Spice Up Your Hump Day
Turkey vegetable chili: One bowl fits all.
Feeding my household is challenging at best. I am the only mammal eater, so there’s no upside to making beef or pork. In fact it’s come to the point where I have to take my steak or burger into another room to spare my loved ones the traumatizing smell of charred, formerly sentient flesh. Salt and cheese are off the menu owing to Mr. Slattern’s health concerns, the apple of my eye dislikes potatoes, I’m trying to avoid pasta and bread, and serving beans more than once a week would be, gastrically speaking, unfortunate on an Old Testament scale. Let’s just leave it at that.
So it’s fish or chicken or turkey or fish most nights, except on omelette night, or in the event of a sit down strike, which in my house is shorthand for I’m sick of cooking, out of ideas and borrowing patience, so unless you’re prepared to have cereal (and in my case, vodka) for dinner — yes, again — we’d best go out.
Still and all, there are days when dinner must be got on the table despite a real lack of enthusiasm, and it is at these times when I go to the old standby, the one-bowl meal. There’s no coordinating of multiple components and the meal arrives at the table hot and satisfying with only minor clean-up required. One of the dishes we can all cope with is turkey chili. I throw in extra vegetables, so there’s no expectation that a salad is coming anyone’s way, and I have found that anything served with guacamole gets a warm reception. As an added bonus, this recipe makes enough for two family meals (or one if Aunt Bertha joins us, but she’s in Boca for “the season” so that’s not an issue at the moment) with leftovers for a lunch or two. I make no claims that this will win any chili cook-off or that it is “authentic” south of the border fare; rather, it’s tasty, fresh and nutritious, and I have never had a complaint.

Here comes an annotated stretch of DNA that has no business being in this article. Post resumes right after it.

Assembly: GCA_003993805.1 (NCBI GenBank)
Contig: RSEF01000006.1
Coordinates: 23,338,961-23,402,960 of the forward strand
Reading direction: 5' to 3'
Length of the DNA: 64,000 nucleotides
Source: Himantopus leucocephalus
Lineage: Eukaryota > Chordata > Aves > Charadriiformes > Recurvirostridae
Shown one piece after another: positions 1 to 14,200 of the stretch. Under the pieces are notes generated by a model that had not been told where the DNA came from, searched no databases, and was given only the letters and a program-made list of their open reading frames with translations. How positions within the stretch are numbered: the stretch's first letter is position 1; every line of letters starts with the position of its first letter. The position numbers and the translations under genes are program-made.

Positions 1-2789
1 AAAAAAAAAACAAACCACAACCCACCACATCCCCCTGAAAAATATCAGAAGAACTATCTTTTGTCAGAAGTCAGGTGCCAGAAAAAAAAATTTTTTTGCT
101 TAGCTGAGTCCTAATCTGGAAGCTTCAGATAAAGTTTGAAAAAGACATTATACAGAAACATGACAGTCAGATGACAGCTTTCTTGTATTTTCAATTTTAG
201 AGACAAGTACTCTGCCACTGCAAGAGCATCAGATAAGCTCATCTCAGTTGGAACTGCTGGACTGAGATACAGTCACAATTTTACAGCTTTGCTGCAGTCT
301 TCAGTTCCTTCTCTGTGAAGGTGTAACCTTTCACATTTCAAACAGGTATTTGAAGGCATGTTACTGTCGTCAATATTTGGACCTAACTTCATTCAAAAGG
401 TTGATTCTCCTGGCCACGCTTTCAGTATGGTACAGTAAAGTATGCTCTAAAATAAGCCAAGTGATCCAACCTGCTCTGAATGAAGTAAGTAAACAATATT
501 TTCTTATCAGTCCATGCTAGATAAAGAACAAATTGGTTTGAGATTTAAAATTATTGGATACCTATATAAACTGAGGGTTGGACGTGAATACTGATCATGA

Turkey Vegetable Chili
Cover the bottom of a large pot with olive oil. Heat over medium high heat/flame.
Add to the hot oil:
- 1 large onion, chopped
- 1 or 2 bell peppers (yellow, red, orange, green — whatever you like), chopped
- 2 T chili powder (NOTE: What is packaged as chili powder is usually a blend of natural chile powder, salt, cumin, oregano and sometimes red pepper. Inspect your label to avoid overseasoning!)
- 1 T cumin
Stir everything around and let it cook for a minute or so, then add 1 lb ground turkey and break it into chunks with your wooden spoon as it cooks. If you prefer, ground chicken, beef or pork will also work, or you can skip the meat altogether and add an extra can of beans in the next step.
Cook, stirring occasionally, until the meat is cooked through (or about five minutes for meatless chili).
Add to the meat and veg:
- 3 cloves minced garlic
- 2 large cans (28 oz each, or two 750 gram boxes of Pomi) chopped tomatoes
- 1/4 C unsweetened cocoa powder (do not skip this! It adds a nice depth of flavor and does not taste in the least chocolatey)
- 1 zucchini or summer squash, cut in large chunks
- 1 C frozen corn
- 1 small (15 oz) can of black or red beans, drained (I use Eden Organic or Brad’s Organic because they’re low in sodium.)
- pinch of red pepper (more or less to taste)
- Good handful chopped fresh cilantro
- Salt and black pepper to taste
Stir it all around and bring it back up to a boil, then reduce the heat and simmer for about a half hour. And that’s it!
I have found that this tastes better on the second day, but that’s no news where soups are concerned. As such I usually make this in the morning, then leave it sitting on the counter until dinner time. To serve, just add a dollop of guacamole or sour cream, or both. You can sprinkle it with a little grated cheddar and serve some rice or corn bread on the side. Or not. Done!
Posted on February 8, 2012, in Dinner, One bowl meals, The easy way and tagged Bean, Bell pepper, Chicken, Chili pepper, Chili powder, Cook, Drink and Food, Easy, Humor/Commentary, Old Testament, Olive oil, Turkey. Bookmark the permalink. 6 Comments.